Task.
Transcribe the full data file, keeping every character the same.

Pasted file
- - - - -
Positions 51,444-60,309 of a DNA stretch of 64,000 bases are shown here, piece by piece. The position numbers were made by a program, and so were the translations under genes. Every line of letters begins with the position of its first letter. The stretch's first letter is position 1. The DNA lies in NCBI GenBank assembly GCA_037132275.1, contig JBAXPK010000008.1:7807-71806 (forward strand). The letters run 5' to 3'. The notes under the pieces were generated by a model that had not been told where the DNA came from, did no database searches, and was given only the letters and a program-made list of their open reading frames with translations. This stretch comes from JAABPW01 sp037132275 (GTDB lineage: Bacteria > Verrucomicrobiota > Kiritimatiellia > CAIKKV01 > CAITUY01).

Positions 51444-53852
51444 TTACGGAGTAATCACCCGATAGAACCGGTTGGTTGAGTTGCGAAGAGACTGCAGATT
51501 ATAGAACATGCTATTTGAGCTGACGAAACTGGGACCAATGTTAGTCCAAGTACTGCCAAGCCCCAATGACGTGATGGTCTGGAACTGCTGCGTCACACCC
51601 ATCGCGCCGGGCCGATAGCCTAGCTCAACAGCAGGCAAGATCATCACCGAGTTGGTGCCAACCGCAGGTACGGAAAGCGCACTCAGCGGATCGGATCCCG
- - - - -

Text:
Positions 51,444-60,309 of a DNA stretch of 64,000 bases are shown here, piece by piece. The position numbers were made by a program, and so were the translations under genes. Every line of letters begins with the position of its first letter. The stretch's first letter is position 1. The DNA lies in NCBI GenBank assembly GCA_037132275.1, contig JBAXPK010000008.1:7807-71806 (forward strand). The letters run 5' to 3'. The notes under the pieces were generated by a model that had not been told where the DNA came from, did no database searches, and was given only the letters and a program-made list of their open reading frames with translations. This stretch comes from JAABPW01 sp037132275 (GTDB lineage: Bacteria > Verrucomicrobiota > Kiritimatiellia > CAIKKV01 > CAITUY01).

Positions 51444-53852
51444 TTACGGAGTAATCACCCGATAGAACCGGTTGGTTGAGTTGCGAAGAGACTGCAGATT
51501 ATAGAACATGCTATTTGAGCTGACGAAACTGGGACCAATGTTAGTCCAAGTACTGCCAAGCCCCAATGACGTGATGGTCTGGAACTGCTGCGTCACACCC
51601 ATCGCGCCGGGCCGATAGCCTAGCTCAACAGCAGGCAAGATCATCACCGAGTTGGTGCCAACCGCAGGTACGGAAAGCGCACTCAGCGGATCGGATCCCG